HONG KONG/TAIPEI The governing principle of Hong Kong, "one country, two systems," was originally proposed by China to persuade Taiwan to accept rule by the mainland. Hong Kong was supposed to show how this creative principle would work in practice. Two decades on, the experiment has effectively been called off. As Beijing tightens its grip on the former British colony, people in Taiwan increasingly see themselves as separate from the Chinese. Now people in Hong Kong are feeling similarly alienated.
Beijing's heavy-handed approach is forging an alliance between Hong Kong and Taiwan against it. On June 12, lawmakers from Taiwan's ruling pro-independence Democratic Progressive Party and its small coalition partner, the New Power Party, formed a caucus to deepen exchanges with Hong Kong pro-democracy counterparts.
Hong Kong lawmakers Nathan Law Kwun-chung, Raymond Chan Chi-chuen and Eddie Chu Hoi-dick, as well as pro-democracy activists Joshua Wong Chi-fung and Alex Chow Yong-kang, appeared in Taipei. New Power Party lawmaker Hsu Yung-ming told the Nikkei Asian Review that Taiwanese parliamentarians labeled as pro-independence cannot obtain visas to Hong Kong, as Beijing asserts influence over the territory's immigration policy.
"Both Taiwan and Hong Kong face external challenges posed by China, and they also encounter similar socioeconomic issues," Hsu said. Chu echoed his point. "Next to you is a mega superpower with more than 1 billion [people]. We cannot restrict our battlefield to Hong Kong."
Ma Xiaoguang, a spokesman for Beijing's Taiwan Affairs Office, said the meeting amounts to "collusion of Taiwan and Hong Kong independence forces." On June 14, he said it would "interfere in the implementation of the 'one country, two systems' principle in Hong Kong."
The political formula was originally presented to Taiwan by Beijing in 1979. It came soon after Deng Xiaoping made a final comeback as China's paramount leader and implemented the "reform and opening up" policy in December 1978.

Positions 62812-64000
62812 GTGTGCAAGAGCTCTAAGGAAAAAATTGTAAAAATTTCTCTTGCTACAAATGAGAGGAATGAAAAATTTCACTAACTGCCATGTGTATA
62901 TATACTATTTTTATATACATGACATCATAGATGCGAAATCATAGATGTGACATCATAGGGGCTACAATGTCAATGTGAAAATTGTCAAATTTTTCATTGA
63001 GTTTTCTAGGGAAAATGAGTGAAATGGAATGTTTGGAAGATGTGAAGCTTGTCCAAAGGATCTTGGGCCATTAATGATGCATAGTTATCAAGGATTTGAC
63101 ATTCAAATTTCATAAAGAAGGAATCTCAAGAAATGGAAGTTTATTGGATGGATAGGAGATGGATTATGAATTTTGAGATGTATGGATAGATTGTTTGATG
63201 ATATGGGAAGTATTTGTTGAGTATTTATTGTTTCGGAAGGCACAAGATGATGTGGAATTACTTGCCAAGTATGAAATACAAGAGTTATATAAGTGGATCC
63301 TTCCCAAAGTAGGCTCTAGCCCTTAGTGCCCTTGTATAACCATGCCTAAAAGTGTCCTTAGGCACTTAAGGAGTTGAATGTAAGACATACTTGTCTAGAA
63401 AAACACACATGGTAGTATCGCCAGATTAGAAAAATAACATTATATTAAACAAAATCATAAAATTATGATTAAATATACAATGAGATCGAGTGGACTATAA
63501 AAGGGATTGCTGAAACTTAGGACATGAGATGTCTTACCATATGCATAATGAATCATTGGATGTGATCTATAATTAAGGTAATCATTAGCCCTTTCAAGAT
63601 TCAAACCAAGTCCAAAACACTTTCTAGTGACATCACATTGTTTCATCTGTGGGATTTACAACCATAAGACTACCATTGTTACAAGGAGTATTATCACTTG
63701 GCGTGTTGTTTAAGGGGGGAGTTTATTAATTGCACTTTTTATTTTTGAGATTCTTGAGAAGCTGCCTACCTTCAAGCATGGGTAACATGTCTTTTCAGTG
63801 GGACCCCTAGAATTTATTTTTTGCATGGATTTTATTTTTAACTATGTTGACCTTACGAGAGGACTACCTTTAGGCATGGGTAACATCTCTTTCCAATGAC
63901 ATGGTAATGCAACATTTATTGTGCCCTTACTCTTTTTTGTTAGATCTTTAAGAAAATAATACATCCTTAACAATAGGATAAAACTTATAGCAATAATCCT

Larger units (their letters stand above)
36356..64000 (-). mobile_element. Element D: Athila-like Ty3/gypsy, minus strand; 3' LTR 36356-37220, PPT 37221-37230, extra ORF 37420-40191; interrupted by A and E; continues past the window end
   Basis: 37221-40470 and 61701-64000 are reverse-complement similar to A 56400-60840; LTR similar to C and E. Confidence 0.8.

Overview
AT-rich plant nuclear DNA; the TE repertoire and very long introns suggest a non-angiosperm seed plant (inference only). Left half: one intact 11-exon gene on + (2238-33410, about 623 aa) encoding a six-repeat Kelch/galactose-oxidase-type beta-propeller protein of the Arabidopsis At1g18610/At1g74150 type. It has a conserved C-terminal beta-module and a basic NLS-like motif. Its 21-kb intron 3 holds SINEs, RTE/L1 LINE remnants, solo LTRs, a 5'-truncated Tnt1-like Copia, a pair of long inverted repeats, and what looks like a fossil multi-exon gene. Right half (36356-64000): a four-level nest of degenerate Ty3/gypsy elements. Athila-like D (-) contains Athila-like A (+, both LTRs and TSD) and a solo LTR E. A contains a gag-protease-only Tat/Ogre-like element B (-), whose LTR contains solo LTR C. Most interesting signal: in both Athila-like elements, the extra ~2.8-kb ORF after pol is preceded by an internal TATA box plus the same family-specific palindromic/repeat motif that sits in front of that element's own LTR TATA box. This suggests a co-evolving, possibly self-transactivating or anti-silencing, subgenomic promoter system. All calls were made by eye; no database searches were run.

Deng's proposal was adopted for Hong Kong in December 1984, when the Sino-British Joint Declaration was signed.
Taiwan then was also under one-party rule by the Nationalists. But the island has become a democracy, electing its top leader for the first time in March 1996.
WE ARE WHAT WE ARE China, meanwhile, was moving the other way, bloodily suppressing unarmed citizens in Tiananmen Square in June 1989, and firing missiles into the Taiwan Strait during the island's first presidential election campaign. After breaking a series of promises to Hong Kong since 1997, Taiwanese suspicion of its motives only deepened.
Taiwanese are increasingly detached from China. The latest annual poll on identity by National Chengchi University indicates that only 3.4% consider themselves Chinese, while 58.2% see themselves as Taiwanese. The majority of respondents began expressing their Taiwanese identity in 1995, and the gap widened after 1997.
Syaru Shirley Lin, professor at The Chinese University of Hong Kong and herself Taiwanese, said Hong Kong after the handover "should have been a shining city on a hill. But that all has gone away. 'One country, two systems' has no appeal to Taiwan," she said.
The changes in Hong Kong under Chinese rule are an issue for many young Taiwanese as well. Michael Liao, a 26 year-old graduate student at National Taiwan University, expressed fears over Hong Kong's political future. "Over the past few years, we saw how China has tightened its grip, and how Hong Kong people are treated by China," Liao said.
Taiwanese Premier Lin Chuan told the Nikkei Asian Review in an interview on June 23: "Hong Kong will only have a bright future if China allows Hong Kong to keep its society democratic and open."
His boss, President Tsai Ing-wen, was instrumental in formulating the law that governs Taiwan's relationship with Hong Kong and Macau when she was an academic in the mid-1990s. The law stipulates that Taiwan provide "necessary assistance" to residents of the two territories when their security and freedom are under imminent threat for "political reasons."
Nikkei staff writer Debby Wu in Taipei contributed to this report.